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ERRC Demands Justice for Kosovo Victims of Lead Poisoning

15 May 2017

Budapest, 15 May 2017: Today, the European Roma Rights Centre (ERRC) submitted over 10,000 signatures to the Secretary General of the United Nations calling for a full public apology, compensation and medical treatment for the Roma, Ashkali and Balkan Egyptians suffering from lead poisoning in the UN administered camps at Mitrovica, Kosovo.

The ERRC began the campaign following the damning report published by the Human Rights Advisory Panel in April 2016. This panel called on the United Nations Interim Administration Mission in Kosovo (UNMIK) to publicly acknowledge its abject failure to comply with applicable human rights standards and apologise to Roma, Ashkali and Egyptian Internally Displaced Persons (IDPs) placed in lead contaminated camps, and to compensate victims for material and moral damage.

The appalling situation in the camps, intended to be temporary, lasted for about a decade under UNMIK’s tenure and during this time the Roma, Ashkali and Balkan Egyptian IDPs remained stranded in hazardous living conditions and without badly needed medical attention. The catalogue of official blundering and willful neglect, which compounded the suffering inflicted upon these IDPs, is a matter of public record. With the findings of the Human Rights Advisory Panel, the facts can no longer be a matter of dispute and denial by UNMIK. The Panel found UNMIK culpable of discriminatory inaction and neglect, which caused IDPs to suffer inhuman and degrading treatment.

It was the children who suffered the most, and in an irreversible manner, from the situation in the IDP camps, including the lead poisoning and the poor living and hygiene conditions. The ERRC, Human Rights Watch and many other organisations insisted from the very outset that the lives and health of children should have been the overriding consideration guiding UNMIK’s response to the situation. In 2015, the Panel fully agreed, and found that UNMIK, through its actions and omissions, irreversibly compromised the life, health and development potential of the complainants that were born and grew as children in the camps, in violation of Articles 3, 6, 24, 27 and 37 of the Convention on the Rights of the Child.  

“Thanks to all of you who supported our campaign in pursuit of justice for all the Roma, Ashkali and Egyptians who suffered such terrible abuses at the hands of UNMIK. I hope now that the secretary general will act fast and finally remedy these awful crimes against our people” said Dorde Jovanovic, President of the ERRC.

Mr. Secretary-General we call on you to act to ensure that UNMIK fulfills the Panel’s recommendations, and that UNMIK issues a full and very public apology to the victims and their families. Further, UNMIK must take prompt steps to pay adequate compensation to the victims to cover the human rights violations, moral damage, and medical costs they have incurred.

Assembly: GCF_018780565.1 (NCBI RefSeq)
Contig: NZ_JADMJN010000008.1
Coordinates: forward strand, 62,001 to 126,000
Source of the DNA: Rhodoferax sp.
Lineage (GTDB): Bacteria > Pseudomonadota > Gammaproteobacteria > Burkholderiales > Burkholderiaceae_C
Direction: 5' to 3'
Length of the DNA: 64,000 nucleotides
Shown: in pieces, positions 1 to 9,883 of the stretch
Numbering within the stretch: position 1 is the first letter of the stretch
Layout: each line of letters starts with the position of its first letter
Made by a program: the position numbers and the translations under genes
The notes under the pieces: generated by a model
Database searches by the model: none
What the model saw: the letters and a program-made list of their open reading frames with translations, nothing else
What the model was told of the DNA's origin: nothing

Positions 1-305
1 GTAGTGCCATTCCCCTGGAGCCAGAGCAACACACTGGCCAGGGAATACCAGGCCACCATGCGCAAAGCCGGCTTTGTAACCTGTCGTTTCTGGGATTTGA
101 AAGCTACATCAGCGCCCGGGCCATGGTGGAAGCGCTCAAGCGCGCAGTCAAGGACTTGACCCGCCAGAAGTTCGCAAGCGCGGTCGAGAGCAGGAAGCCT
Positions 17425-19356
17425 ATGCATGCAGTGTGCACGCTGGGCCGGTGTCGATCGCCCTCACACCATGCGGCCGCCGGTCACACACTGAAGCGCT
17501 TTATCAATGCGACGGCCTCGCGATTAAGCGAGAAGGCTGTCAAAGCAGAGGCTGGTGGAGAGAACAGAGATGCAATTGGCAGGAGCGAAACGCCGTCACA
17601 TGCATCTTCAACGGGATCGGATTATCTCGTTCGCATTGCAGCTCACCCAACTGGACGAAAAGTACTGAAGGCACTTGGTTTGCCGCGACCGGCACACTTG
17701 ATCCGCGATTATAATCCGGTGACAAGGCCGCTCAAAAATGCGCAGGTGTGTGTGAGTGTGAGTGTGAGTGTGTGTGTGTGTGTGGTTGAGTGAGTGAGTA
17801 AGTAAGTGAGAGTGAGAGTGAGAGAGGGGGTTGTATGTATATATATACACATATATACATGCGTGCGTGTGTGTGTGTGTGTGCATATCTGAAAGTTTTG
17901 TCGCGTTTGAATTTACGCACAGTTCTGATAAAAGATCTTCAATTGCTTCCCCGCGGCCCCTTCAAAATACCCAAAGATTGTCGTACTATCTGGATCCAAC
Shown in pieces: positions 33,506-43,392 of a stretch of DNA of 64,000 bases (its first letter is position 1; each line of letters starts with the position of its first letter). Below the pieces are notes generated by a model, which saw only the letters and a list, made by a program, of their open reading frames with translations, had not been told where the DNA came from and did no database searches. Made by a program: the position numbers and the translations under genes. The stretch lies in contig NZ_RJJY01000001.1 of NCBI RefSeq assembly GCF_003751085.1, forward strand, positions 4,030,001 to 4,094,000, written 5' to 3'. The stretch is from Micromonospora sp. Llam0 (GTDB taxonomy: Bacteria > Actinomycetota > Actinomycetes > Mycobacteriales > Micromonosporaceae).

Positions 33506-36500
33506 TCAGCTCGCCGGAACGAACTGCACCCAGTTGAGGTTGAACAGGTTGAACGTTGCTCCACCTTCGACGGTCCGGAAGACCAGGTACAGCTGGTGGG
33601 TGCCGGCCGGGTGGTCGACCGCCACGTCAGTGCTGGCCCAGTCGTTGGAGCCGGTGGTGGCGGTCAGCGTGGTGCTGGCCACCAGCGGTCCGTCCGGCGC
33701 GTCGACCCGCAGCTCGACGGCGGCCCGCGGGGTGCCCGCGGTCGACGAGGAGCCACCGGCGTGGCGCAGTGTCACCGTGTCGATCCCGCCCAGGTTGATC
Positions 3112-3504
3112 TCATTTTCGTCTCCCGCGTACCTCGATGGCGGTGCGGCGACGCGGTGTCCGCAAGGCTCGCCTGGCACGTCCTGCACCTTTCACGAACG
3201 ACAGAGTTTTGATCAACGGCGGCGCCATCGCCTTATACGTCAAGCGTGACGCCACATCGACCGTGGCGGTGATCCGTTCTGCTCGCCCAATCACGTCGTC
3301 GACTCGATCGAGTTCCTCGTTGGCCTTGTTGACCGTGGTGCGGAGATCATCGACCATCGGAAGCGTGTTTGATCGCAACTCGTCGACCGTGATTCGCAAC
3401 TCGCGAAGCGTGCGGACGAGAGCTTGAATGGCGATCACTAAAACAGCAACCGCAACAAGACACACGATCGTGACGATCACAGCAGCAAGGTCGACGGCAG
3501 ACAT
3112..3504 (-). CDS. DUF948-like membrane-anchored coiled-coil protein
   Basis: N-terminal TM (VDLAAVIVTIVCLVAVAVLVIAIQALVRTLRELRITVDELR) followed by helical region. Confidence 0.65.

UNMIK’s role in this tragic episode brings the taint of shame upon your organisation, and UNMIK by its prejudiced actions, followed by years of obfuscation and denial, has compromised the universal commitment to defend the human rights of the most vulnerable. Nothing can ever fully compensate for the losses and suffering endured at the hands of UNMIK.

For more information contact:

Jonathan Lee
Communications Coordintator
European Roma Rights Centre
+36 30 500 2118

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ERRC submission to UN HRC on Hungary (February 2018)

14 February 2018

Written Comments of the European Roma Rights Centre concerning Hungary to the UN Human Rights Committee for consideration at its 122nd session (12 Narch - 6 April 2018).

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The Fragility of Professional Competence: A Preliminary Account of Child Protection Practice with Romani and Traveller Children in England

24 January 2018

Romani and Traveller children in England are much more likely to be taken into state care than the majority population, and the numbers are rising. Between 2009 and 2016 the number of Irish Travellers in care has risen by 400% and the number of Romani children has risen 933%. The increases are not consistent with national trends, and when compared to population data, suggest that Romani and Traveller children living in the UK could be 3 times more likely be taken into public care than any other child. 

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Families Divided: Romani and Egyptian Children in Albanian Institutions

21 November 2017

There’s a high percentage of Romani and Egyptian children in children’s homes in Albania – a disproportionate number. These children are often put into institutions because of poverty, and then find it impossible ever to return to their families. Because of centuries of discrimination Roma and Egyptians in Albania are less likely to live in adequate housing, less likely to be employed and more likely to feel the effects of extreme poverty.

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